St. Francis was born in 1182 into a wealthy merchant class family in the small town of Assisi in central Italy.
Francis himself was both heroic and gracious. Although his early life was considered carefree and even frivolous, his friends remained loyal to him throughout his life. Because he loved singing the songs of the French troubadours, his friends even dubbed him the “king of song.” Francis’ father, Pietro, actually named his son after the country of France – Francesco – a nation and culture that he loved. Pietro was an industrious cloth merchant who enjoyed his son acting like a prince, and indulged the boy in everything.
Civil strife, however, ended the hapless days of Francis' prolonged youth. Francis, who longed to be a knight, joined in a war against the neighboring city of Perugia. He was captured in battle and held as a prisoner-of-war. A year in the dampness of a dark dungeon eventually wore away at his health and his sense of purpose and meaning.
Once ransomed from prison, Francis' illness remained with him a long time. He wandered aimlessly through the countryside, not knowing what direction his life should take. He often knelt in a dilapidated church just outside the city walls, called San Damiano. He prayed fervently for a sign that would lead him out of his melancholy. And one day Francis believed that he actually heard the crucifix speak to him. The voice of Christ said, “Francis, go and repair my house, for as you can see, it is falling into ruin.”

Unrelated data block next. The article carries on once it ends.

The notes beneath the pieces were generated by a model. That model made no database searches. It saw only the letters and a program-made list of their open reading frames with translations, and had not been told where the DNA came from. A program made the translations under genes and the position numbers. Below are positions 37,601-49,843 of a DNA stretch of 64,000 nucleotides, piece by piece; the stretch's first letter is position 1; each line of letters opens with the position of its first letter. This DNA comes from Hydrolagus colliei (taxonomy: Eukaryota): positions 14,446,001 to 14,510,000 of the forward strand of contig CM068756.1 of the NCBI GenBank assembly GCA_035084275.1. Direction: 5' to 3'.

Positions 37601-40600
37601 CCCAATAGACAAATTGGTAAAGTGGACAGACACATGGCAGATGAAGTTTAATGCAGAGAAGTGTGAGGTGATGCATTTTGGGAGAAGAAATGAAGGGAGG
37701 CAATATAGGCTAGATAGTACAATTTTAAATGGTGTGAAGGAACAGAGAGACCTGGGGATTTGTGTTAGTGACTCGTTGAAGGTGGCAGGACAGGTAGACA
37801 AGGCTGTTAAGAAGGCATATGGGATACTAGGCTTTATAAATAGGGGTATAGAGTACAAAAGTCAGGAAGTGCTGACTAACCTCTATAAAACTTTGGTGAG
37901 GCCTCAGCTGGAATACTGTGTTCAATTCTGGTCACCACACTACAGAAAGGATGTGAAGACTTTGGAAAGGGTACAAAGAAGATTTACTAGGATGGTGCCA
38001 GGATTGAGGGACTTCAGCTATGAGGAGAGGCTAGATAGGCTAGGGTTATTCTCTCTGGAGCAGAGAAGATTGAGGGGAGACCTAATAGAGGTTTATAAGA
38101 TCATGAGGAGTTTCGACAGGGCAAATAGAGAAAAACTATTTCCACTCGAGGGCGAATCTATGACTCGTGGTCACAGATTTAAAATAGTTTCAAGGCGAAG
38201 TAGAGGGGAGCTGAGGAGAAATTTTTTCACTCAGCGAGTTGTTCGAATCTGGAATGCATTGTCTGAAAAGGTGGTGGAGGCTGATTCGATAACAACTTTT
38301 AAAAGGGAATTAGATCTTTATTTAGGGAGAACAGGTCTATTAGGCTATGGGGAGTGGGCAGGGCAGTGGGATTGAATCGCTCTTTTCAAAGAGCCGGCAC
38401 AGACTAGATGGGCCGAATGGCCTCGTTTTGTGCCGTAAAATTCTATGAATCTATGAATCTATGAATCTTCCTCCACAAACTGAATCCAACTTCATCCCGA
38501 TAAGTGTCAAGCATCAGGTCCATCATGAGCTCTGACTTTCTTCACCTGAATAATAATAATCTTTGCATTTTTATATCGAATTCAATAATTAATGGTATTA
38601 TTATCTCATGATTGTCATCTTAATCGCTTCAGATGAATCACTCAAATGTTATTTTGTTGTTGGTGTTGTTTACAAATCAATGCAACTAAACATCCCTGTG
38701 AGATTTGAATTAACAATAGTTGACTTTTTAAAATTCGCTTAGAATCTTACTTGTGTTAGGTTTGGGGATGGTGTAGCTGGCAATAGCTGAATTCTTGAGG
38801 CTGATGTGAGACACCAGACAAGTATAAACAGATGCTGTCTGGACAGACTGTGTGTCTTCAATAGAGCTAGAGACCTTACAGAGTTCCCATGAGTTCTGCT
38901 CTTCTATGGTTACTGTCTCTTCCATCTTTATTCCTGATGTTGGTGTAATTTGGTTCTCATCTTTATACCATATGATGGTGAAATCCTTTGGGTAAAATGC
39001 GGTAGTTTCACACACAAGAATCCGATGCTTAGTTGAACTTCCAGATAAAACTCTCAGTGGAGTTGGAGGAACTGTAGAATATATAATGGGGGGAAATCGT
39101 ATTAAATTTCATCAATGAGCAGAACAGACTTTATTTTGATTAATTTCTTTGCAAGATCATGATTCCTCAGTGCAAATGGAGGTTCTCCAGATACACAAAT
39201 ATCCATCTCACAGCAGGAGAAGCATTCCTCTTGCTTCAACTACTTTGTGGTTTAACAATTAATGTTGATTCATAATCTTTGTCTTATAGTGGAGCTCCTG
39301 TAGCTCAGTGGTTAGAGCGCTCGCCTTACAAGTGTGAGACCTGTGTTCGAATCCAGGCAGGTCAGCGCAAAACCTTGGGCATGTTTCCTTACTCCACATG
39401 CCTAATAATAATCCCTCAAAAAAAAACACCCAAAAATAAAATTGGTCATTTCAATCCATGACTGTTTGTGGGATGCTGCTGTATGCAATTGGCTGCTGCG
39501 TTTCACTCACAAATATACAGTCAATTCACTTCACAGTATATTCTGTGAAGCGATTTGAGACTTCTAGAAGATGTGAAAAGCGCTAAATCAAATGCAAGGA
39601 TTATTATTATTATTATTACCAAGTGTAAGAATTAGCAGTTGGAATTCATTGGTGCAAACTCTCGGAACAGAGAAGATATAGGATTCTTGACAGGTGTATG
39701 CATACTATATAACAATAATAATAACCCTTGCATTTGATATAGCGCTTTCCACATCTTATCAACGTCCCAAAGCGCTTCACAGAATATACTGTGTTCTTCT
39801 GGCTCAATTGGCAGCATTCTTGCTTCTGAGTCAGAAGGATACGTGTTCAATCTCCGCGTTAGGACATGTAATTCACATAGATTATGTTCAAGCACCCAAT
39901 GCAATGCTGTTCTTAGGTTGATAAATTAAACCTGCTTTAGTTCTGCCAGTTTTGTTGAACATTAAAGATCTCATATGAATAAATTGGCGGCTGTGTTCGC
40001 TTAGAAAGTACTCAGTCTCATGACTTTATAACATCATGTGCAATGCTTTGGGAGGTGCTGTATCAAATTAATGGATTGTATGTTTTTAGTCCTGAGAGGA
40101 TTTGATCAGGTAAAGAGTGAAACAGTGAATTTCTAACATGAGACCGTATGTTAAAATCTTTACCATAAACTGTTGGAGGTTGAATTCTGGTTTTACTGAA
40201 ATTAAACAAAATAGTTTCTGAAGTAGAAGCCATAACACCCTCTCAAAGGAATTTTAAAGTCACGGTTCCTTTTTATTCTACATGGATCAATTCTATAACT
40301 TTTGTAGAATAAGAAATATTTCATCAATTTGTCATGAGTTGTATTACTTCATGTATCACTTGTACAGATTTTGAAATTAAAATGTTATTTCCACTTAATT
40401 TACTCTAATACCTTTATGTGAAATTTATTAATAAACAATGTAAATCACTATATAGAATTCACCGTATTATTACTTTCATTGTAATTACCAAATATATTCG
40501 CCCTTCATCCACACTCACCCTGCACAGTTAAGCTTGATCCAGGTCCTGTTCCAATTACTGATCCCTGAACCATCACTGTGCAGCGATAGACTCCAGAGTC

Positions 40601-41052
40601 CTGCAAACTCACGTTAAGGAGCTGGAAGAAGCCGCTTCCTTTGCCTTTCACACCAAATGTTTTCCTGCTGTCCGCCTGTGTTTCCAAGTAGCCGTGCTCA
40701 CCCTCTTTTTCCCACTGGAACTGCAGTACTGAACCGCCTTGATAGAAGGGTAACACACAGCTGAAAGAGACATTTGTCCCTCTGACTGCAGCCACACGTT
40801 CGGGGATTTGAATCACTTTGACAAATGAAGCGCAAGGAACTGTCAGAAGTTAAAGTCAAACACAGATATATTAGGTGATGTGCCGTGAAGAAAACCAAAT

It was not long after this event that some of Francis' earlier companions began to join him in his ministry of service and Gospel life. Francis was creating a new kind of knighthood and a new code of honor. When the number of companions reached twelve, Francis thought it best to request formal approval from the pope. There had been too many other well intentioned and similar looking communities that had fallen into heresy. Francis desperately wanted to remain faithful to Church teachings by placing his community directly under the authority of the Holy Father. Thus, in 1209, Pope Innocent III granted an oral approval for his new way of life.
Even before Francis’ death in 1226, the men whom he called “friars minor” (lesser brothers), had scattered throughout the world. Their influence would have a far reaching effect in every aspect of society. Francis and his brothers would be a new light for a tired generation. They trusted in a better world yet to come, but worked tirelessly at improving this one as well. The friars' joyfulness was infectious and it would indeed radiate for centuries to come.